Efficacy and economics of summer fallow conventional and reduced-tillage programs for sugarcane

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During the summer fallow period of the sugarcane production cycle, glyphosate in conjunction with frequent tillage is used to destroy sugarcane regrowth and reduce perennial weed infestations. For tillage to be reduced or eliminated in fallowed fields, weed control must be maintained and sugarcane must be completely destroyed so as not to interfere with the subsequent planting operation. Field studies were conducted to evaluate glyphosate rates and formulations for control of sugarcane, bermudagrass, and johnsongrass. Glyphosate (isopropylamine salt) applied in April at 1.68, 2.24, and 2.80 kg ai/ha controlled 15-cm sugarcane at least 95% 42 d after treatment (DAT). Control of 25-and 40-cm sugarcane was maximized at 1.68 kg/ha (91 and 86% control, respectively). In another study, 25-cm sugarcane was controlled equally with isopropyl amine and potassium salt glyphosate formulations. Bermudagrass control 40 d after glyphosate was applied at 1.12 kg/ha was 86% and increased to 98% when the same rate was applied sequentially. In fallowed sugarcane fields, conventional-tillage, reduced-tillage, and no-tillage programs were implemented from mid-April through mid-August to evaluate weed control and economics. When a glyphosate application was substituted for a tillage operation, bermudagrass and johnsongrass control was increased compared with the conventional tillage alone program, but differences in sugarcane and sugar yield among the various programs the following year were not observed. Based on 2006 costs, elimination of a single tillage operation reduced cost $18.49/ha and addition of glyphosate (2.8 kg/ha plus application cost) increased cost $43.47/ha. Total cost for the conventional tillage-alone fallow program was $110.94/ha; where herbicide was used in the reduced-tillage and no-tillage programs, total cost was $19.47 to $77.38/ha more. Nomenclature: Diuron; glyphosate; hexazinone; bermudagrass, Cynodon dactylon L. Pers. CYNDA; johnsongrass, Sorghum halepense L. Pers. SORHA; sugarcane, Saccharum spp. hybrids 'LCP 85-384'.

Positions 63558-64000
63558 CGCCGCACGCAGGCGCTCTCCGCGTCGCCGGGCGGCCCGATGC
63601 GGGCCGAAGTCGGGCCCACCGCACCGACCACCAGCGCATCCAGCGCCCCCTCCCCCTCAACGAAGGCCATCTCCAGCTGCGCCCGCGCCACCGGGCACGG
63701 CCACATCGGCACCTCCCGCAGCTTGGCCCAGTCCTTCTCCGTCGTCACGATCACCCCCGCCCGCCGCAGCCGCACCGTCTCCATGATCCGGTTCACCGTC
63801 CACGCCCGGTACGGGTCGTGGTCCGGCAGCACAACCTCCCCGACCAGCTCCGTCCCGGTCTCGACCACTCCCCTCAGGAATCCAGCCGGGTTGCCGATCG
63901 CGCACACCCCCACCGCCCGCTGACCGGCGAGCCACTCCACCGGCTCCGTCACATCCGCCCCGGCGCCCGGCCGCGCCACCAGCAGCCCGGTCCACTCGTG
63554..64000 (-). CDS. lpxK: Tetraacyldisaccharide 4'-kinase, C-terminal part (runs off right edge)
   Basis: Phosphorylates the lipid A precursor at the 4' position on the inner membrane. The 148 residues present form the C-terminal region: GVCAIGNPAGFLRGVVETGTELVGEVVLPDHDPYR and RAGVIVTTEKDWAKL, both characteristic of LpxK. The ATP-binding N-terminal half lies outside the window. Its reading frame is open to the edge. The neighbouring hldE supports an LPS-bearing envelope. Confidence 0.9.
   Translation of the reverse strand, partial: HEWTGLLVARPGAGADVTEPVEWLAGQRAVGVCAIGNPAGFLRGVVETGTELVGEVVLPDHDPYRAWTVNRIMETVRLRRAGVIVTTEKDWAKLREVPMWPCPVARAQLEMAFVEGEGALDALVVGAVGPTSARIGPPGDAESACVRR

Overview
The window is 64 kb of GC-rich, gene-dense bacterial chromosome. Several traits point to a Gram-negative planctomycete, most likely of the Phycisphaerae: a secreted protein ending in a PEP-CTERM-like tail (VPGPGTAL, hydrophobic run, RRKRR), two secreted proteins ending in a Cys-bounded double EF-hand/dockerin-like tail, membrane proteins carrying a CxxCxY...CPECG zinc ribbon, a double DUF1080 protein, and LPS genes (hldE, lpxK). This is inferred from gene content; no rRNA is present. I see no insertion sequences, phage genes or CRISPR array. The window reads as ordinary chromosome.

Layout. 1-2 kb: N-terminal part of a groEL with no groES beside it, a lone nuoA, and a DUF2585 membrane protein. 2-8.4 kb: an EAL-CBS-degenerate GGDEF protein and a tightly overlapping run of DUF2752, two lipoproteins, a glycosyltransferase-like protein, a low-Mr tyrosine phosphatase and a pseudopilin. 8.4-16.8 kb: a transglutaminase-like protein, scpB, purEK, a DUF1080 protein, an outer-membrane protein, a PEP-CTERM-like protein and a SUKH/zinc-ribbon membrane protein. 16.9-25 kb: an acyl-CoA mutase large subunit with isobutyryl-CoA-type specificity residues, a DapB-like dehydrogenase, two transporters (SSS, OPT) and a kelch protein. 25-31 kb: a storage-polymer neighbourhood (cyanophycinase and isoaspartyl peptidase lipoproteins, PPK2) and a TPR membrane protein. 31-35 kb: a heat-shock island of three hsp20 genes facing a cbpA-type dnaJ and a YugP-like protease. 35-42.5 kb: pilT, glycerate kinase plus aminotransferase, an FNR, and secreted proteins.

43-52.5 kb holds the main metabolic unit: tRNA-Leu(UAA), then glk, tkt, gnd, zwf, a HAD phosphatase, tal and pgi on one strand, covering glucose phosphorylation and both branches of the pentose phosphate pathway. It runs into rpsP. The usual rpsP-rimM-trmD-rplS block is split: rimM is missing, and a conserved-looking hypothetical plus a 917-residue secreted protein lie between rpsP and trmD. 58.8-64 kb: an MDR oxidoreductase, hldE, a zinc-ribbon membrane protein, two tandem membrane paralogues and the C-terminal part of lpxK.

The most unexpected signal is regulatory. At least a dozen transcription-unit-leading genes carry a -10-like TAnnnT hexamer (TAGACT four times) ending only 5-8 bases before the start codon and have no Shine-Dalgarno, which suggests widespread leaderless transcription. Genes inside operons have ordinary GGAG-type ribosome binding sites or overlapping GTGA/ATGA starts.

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Weed Technology

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